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Commentary: School year leaving us with that empty feeling

Steve King
Suburbanite correspondent

If the goal is social distancing – and it is, at least in almost every case – then we've achieved that and then some; actually with a lot of "some" at the middle school where I work.

The few cars in the huge parking lot – you can count the number on two hands, with fingers left over – are much more than six feet apart. It's more like 60 yards. Drivers have not just their own parking space, but also their own parking region.

There is virtually – which used to mean entirely something entirely different, and that's the way it is being used here – no one in the hallways. It's like being on a desolate road where a car passes by only every six hours, if that. Each person in the building has their own floor, or at least almost all of one, anyway. When someone walks by, just as is the case with the cars on the desolate road, the quietness allows you to hear them coming, and then going, for a long time. Indeed, the lights in the hallways are set to be motion-sensitive, which means they are hardly ever one The lights in the hallways are set to be motion-sensitive, which means they are hardly ever on.

The building is all clean and shiny and ready to accept returning students, which it has done in the late summer every year since Coolidge administration, but for the first time, they have had to decline the invitation. It's the picture postcard of the question, "What happens if you plan a big party and no one shows up?"

Well, almost nothing happens, that's what.

With all of the students – and all but a few of the 67 teachers – holding classes together remotely, this big, ol' building, which was opened nearly 100 years ago, in 1927, and has three floors and an annex, along with an attached cafeteria and gymnasium, giving it more square feet than some small communities, is nearly empty. If a building could be a ghost town, then this is what it would look like.

To say it is strange is an understatement of vast proportions. Odd? Bizarre? Unreal? Yes, but to the nth degree. Is there a word, or term, that means more?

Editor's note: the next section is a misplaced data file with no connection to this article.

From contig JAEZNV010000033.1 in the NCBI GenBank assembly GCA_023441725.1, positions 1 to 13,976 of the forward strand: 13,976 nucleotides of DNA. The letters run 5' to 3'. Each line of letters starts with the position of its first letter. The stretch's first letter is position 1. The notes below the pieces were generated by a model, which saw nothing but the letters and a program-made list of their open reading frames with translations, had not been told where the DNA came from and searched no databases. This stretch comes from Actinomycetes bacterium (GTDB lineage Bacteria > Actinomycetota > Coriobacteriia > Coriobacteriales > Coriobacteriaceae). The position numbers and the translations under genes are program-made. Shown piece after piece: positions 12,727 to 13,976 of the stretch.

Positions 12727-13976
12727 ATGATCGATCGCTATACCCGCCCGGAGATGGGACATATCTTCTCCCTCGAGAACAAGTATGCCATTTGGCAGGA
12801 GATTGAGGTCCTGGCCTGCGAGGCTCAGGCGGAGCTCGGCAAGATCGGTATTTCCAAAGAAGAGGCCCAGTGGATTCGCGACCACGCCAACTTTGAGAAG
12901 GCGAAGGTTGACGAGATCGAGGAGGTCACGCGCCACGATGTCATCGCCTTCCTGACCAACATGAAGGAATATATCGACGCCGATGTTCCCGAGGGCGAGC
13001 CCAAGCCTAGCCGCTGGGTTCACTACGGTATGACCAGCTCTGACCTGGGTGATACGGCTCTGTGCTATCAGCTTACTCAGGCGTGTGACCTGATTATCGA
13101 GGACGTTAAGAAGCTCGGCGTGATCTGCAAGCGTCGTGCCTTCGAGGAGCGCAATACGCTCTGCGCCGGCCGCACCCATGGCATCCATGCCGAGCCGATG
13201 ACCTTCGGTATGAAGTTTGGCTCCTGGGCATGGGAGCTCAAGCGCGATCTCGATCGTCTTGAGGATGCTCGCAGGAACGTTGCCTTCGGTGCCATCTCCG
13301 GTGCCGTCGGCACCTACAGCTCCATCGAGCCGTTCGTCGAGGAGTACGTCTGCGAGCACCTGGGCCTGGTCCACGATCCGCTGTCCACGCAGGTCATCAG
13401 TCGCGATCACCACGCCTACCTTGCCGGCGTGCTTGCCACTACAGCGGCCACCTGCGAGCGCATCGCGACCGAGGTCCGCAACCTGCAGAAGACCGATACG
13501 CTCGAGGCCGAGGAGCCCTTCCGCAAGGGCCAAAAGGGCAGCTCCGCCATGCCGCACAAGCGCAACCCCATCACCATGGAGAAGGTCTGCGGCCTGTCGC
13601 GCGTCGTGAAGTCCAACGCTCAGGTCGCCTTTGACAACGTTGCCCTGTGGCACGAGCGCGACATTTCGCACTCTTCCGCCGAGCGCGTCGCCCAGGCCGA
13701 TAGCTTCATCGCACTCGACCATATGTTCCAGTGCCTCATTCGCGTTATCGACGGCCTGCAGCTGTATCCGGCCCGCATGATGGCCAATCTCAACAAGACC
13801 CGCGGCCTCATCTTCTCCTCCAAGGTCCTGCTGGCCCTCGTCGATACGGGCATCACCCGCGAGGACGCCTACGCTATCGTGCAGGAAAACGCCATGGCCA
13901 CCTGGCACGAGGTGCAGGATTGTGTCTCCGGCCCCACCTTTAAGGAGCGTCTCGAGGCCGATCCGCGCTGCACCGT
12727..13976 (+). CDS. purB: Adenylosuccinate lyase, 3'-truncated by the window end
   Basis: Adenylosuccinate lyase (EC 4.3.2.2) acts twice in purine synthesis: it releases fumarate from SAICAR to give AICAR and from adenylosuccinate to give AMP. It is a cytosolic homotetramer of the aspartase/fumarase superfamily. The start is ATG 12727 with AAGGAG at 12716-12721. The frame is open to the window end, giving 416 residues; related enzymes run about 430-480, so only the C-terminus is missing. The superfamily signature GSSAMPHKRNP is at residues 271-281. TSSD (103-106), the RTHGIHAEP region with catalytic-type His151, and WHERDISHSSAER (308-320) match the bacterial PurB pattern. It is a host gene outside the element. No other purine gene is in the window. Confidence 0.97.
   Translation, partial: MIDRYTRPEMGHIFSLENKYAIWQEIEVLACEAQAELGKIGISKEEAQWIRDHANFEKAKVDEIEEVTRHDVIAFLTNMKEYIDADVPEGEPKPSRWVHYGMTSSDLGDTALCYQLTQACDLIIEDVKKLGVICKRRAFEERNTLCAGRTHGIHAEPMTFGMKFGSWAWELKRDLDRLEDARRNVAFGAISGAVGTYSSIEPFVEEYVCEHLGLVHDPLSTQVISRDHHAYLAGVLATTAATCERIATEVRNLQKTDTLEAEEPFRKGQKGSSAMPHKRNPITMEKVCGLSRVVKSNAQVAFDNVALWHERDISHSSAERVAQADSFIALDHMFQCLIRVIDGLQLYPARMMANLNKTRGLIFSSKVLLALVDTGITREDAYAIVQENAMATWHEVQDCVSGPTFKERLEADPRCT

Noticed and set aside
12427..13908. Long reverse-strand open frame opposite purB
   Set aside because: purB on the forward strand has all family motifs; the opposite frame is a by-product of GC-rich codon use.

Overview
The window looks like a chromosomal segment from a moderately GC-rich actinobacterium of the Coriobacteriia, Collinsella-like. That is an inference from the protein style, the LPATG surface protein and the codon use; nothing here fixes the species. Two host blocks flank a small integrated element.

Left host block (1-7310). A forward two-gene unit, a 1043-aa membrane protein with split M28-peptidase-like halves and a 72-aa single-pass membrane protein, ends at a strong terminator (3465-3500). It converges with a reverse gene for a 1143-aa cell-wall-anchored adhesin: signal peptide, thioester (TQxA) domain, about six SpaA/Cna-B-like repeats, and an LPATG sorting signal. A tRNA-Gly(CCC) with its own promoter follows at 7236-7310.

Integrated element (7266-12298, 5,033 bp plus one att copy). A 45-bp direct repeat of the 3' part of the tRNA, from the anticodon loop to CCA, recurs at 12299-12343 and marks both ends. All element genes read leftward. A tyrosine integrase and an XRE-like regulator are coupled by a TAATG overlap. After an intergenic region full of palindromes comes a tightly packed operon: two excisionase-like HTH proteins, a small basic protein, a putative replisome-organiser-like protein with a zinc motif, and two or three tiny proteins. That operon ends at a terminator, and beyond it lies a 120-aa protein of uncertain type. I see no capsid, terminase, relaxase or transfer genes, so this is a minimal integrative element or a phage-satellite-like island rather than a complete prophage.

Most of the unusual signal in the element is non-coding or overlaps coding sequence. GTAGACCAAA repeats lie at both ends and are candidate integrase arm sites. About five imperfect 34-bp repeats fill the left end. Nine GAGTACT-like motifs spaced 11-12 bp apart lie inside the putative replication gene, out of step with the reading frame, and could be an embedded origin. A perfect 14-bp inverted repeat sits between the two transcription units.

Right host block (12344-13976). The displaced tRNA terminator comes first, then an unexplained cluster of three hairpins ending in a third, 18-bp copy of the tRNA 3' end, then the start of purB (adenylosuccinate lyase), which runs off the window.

Working virtually is well, virtually impossible in some respects when it comes to technology and getting everybody connected. Because of that, a colleague and I have chosen to work together in the same room where she has worked physically for years. In that way, then, we can bounce technical issues, concerns and problems off each other and figure it out. Doing it by ourselves would have been a lot harder.

We've all been working with computers for years, right, so we should have this communication thing – this virtual learning and access thing – figured out. Yes, you would think, but as more and more of us virtual workers are finding out, it just ain't so. We would be better off in some cases to attach a string to a tin can, hang out of an open window and try to speak to the masses that way.

But even when we get connected technically, we find out that we may not always be connected emotionally, even to the ones we love.

As such, my colleague and I have been privy to some interesting and thought-provoking occurrences.

Such as when a kid yelled, repeatedly, at his little sister to close the door and get out of his room because she, repeatedly, refused to do so. Huh, you mean siblings have spats?

Or when a teacher had to stop her instruction after her preschool-aged daughter banged on the door of the basement office until her mother let her in and introduced her to everyone in class.

Or when a mom who was assisting her son, apparently mistakenly thinking that the conversation would be muted to the students and heard only by the teacher, broke right into a lesson with some pointed, frantic questions. Fortunately, the helicopter did not do any verbal, virtual damage with her wings.

Then there was the kid who fell sound asleep during class. Gee, that never happened before when we were all together in the building, right?

At some point, when this seemingly endless coronavirus pandemic finally does end, someone with a lot of wit is going to take all these memorable things that went on during this "home-school" portion, as it were, of our country's educational history, and compile them into a book. And we'll all definitely read it, think back and get another round of laughs out of it.

But, at the same time, some of it is not funny at all, such as when all the bathrooms are locked and there's no one in the building with a key.

Steve King